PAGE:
Ranchers, veterinarians, feedyard owners, livestock market owners and other livestock industry professionals gathered at the K-State Alumni Center on June 22 for a forum to discuss challenges and solutions in animal disease traceability. The Kansas Department of Agriculture hosted the forum, which featured officials from the U.S. Department of Agriculture's Animal and Plant Health Inspection Service.
The forum was similar to other public events held by USDA APHIS around the country this spring and summer, providing opportunities for industry stakeholders to engage in the discussion about the successes and challenges of the current ADT framework, specifically for traceability in cattle and bison. Breakout groups addressed specific questions related to official IDs, documentation, feeder cattle and overall questions about the ADT system.
Animal disease traceability is critical to ensure a rapid response when animal disease events take place. KDA leads annual emergency preparedness exercises to practice the state's response plan to a foreign animal disease event, and these exercises have highlighted the importance of traceability if such an emergency were to take place. Traceability can also play a role in adding value to the Kansas beef industry by expanding domestic and international market access.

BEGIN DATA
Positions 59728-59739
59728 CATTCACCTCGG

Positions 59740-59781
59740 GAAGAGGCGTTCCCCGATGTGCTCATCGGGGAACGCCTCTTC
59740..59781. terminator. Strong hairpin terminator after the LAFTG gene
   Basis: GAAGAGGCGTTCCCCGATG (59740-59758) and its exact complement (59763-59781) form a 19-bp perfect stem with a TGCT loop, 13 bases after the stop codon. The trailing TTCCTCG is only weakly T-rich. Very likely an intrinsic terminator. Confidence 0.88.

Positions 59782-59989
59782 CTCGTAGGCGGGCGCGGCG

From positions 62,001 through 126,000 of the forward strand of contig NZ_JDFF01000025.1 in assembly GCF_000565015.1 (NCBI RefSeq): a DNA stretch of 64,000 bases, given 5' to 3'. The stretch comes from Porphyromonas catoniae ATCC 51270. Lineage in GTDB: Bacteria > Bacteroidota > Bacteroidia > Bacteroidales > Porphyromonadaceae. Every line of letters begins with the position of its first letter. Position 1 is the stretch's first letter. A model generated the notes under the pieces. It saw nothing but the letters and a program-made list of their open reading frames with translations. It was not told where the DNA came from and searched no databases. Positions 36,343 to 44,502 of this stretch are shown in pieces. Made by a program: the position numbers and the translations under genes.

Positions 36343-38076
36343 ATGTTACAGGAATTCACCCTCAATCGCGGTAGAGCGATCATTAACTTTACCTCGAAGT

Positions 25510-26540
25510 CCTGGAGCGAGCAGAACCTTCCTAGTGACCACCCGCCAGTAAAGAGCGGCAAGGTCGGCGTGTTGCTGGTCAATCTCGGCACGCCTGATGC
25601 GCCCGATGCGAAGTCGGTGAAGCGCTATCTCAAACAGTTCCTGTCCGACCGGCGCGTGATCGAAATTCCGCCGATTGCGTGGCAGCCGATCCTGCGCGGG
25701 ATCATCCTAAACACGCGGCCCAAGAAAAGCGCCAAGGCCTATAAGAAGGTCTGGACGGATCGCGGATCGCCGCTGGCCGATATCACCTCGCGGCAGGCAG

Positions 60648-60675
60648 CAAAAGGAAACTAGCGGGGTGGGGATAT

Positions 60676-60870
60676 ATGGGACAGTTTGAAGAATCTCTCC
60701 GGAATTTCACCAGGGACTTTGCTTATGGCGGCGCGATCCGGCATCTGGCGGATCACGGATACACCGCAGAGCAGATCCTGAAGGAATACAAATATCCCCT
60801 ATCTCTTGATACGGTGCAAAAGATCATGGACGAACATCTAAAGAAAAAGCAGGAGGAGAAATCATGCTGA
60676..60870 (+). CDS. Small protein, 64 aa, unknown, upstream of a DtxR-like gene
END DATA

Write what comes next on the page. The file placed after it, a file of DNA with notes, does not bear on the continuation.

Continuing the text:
"Agriculture makes up 43% of the Kansas economy, and beef is a huge part of that, so we know traceability is important to our state," said Justin Smith, Kansas animal health commissioner. "We consistently focus time and resources on how we can best protect and enhance the Kansas livestock industry, so it was essential to us to be highly engaged in the USDA discussion about animal traceability."
The federal Traceability for Livestock Moved Interstate rule went into effect in March 2013 and established minimum national official identification and documentation requirements for the traceability of livestock moving interstate. This series of public meetings has presented an opportunity to gather input on the ADT system.
"These forums across the country have been invaluable to us as we look to the future of animal disease traceability in the U.S.," said Sunny Geiser-Novotny with USDA APHIS. "We have heard unique issues brought up at each meeting, but we have heard consistent messages as well, and we appreciate the contributions of everyone who has participated in this process."
Two more regional meetings will be held, followed by the NIAA/USAHA Traceability Forum in September to complete this public meeting series.
Source: Kansas Department of Agriculture